Factoring 401k plans in FIRE calculations
 08-06-2012, 04:37 PM #1 Thinks s/he gets paid by the post   Join Date: Sep 2010 Location: midwestern city Posts: 4,061 Factoring 401k plans in FIRE calculations Hello everyone Just wanted to ask how people have been factoring their 401k plans in their calculations. How did you calculate the impact of taxes for example ? How did you calculate the increase in value in your 401(k) between this year and when you plan to use your plan (in my case, at age 60) ? This is the Excel formula I use in the row corresponding to year 2025, when I turn 60: +(178000*1.015^13*0.78)*0.05*0.78 Explanation of the formula: \$178,000 = present value of my 401(k) plan (I have worked less than 10 years in the US and I only use the most conservative investments, hence the low balance) * 1.015^13 = the performance of my 401(k) plan over the next 13 years (I will continue being conservative) * 0.78 = taxes when I take all the money out of my 401(k) plan *.05*0.78 = if I decide to buy an SPIA with this money at age 60, I may get a 5% annual rate, which I guess will be taxed again as income... Result : \$6,571 per annum Any flaw with this approach ? (I am sure there is ) Looking forward to comments. Thank you. __________________ __________________ Very conservative with investments. Not ER'd yet, 48 years old. Please do not take anything I write or imply as legal, financial or medical advice directed to you. Contact your own financial advisor, healthcare provider, or attorney for financial, medical and legal advice.
 Join the #1 Early Retirement and Financial Independence Forum Today - It's Totally Free! Are you planning to be financially independent as early as possible so you can live life on your own terms? Discuss successful investing strategies, asset allocation models, tax strategies and other related topics in our online forum community. Our members range from young folks just starting their journey to financial independence, military retirees and even multimillionaires. No matter where you fit in you'll find that Early-Retirement.org is a great community to join. Best of all it's totally FREE! You are currently viewing our boards as a guest so you have limited access to our community. Please take the time to register and you will gain a lot of great new features including; the ability to participate in discussions, network with our members, see fewer ads, upload photographs, create a retirement blog, send private messages and so much, much more! Join Early-Retirment.org For Free - Click Here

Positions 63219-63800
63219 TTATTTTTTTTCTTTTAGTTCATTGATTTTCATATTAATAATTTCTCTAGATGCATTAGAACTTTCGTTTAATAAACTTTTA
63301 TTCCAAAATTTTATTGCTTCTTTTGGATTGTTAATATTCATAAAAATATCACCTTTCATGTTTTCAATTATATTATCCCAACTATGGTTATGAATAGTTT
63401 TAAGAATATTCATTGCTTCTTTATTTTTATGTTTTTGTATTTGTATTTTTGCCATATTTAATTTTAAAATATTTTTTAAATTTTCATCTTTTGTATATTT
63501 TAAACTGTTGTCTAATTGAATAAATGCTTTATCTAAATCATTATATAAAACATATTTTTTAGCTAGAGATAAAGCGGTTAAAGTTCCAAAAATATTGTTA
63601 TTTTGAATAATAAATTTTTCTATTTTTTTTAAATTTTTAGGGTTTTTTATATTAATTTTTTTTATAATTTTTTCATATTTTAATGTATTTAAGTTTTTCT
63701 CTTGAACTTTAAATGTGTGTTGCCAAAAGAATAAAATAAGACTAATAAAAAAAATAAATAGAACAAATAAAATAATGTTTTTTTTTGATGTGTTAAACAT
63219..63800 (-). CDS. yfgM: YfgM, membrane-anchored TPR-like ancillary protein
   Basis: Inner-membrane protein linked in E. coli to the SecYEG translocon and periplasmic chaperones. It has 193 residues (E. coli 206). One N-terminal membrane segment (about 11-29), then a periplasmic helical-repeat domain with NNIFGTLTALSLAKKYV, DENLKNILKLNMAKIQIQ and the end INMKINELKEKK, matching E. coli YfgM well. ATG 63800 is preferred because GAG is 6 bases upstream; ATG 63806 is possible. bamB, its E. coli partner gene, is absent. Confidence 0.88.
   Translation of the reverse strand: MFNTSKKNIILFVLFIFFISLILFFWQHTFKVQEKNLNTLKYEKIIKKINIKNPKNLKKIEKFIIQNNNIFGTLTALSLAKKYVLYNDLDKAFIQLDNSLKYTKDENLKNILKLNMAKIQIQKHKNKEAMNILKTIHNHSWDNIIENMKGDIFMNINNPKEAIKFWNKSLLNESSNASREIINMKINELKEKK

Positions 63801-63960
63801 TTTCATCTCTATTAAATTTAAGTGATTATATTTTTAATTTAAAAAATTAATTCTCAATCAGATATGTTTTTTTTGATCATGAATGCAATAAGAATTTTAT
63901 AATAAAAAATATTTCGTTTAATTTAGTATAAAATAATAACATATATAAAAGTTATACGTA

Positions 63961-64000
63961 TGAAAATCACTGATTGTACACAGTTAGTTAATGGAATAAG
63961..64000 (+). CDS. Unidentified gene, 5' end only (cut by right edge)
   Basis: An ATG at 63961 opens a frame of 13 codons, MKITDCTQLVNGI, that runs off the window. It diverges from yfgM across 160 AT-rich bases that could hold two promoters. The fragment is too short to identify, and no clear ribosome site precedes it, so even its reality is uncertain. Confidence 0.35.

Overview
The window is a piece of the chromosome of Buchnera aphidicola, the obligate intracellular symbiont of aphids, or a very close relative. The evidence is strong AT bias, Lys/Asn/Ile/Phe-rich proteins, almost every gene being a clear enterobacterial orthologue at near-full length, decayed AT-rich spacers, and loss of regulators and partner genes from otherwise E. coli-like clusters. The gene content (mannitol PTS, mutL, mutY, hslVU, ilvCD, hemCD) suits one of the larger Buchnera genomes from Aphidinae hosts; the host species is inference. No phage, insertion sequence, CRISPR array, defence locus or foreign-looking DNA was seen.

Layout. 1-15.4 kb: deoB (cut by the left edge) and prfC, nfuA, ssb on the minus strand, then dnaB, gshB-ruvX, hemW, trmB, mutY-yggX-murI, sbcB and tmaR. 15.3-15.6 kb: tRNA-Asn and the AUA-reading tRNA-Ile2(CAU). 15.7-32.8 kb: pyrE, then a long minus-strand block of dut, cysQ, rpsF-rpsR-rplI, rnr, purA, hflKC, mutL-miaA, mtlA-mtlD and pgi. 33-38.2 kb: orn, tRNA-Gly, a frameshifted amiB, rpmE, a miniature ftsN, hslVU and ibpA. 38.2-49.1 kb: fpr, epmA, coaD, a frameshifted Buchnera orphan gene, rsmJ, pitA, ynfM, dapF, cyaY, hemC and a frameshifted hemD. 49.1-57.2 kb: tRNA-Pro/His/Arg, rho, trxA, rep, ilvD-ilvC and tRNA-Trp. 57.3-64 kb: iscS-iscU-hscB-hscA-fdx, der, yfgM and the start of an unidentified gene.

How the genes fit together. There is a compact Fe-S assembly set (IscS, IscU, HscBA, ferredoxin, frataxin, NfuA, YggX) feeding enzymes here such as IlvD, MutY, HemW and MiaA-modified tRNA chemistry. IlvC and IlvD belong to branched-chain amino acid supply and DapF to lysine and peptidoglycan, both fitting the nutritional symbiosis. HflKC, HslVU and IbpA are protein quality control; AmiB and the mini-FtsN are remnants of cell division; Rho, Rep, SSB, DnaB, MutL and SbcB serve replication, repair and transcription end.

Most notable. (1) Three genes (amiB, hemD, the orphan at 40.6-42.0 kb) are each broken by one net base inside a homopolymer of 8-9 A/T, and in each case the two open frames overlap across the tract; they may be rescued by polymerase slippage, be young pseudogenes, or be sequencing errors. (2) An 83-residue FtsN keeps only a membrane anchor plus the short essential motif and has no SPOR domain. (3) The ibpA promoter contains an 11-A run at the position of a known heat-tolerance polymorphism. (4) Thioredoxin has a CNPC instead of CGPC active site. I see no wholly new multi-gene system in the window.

08-06-2012, 08:07 PM #2 Give me a museum and I'll fill it. (Picasso)Give me a forum ...   Join Date: Jun 2005 Posts: 8,944 I don't intend to pay any taxes on my 401(k) withdrawals in retirement. I've used www.i-orp.com and TurboTax that confirm that I will not need to pay any taxes on those withdrawals. __________________
 08-06-2012, 08:36 PM #3 Give me a museum and I'll fill it. (Picasso)Give me a forum ...   Join Date: Nov 2010 Location: Vermont & Sarasota, FL Posts: 17,841 The smart play would be to convert the 401k to an IRA and have the IRA buy the SPIA so while there would be no upfront tax if done correctly, the SPIA payments would be taxable income. However, a 22% tax rate in retirement seems high to me. Would be a nice problem to have I guess. 5% payout rate seems too low. Have you check out immediateannuities.com?
 08-06-2012, 09:22 PM #4 Thinks s/he gets paid by the post   Join Date: Jul 2005 Posts: 3,877 Very heavy on taxes. Only some of the SPIA payments should be taxable if you've paid for it with taxed money.
08-07-2012, 03:23 AM   #5
Thinks s/he gets paid by the post

Join Date: Sep 2010
Location: midwestern city
Posts: 4,061
Thank you, I will have a look at i-orp.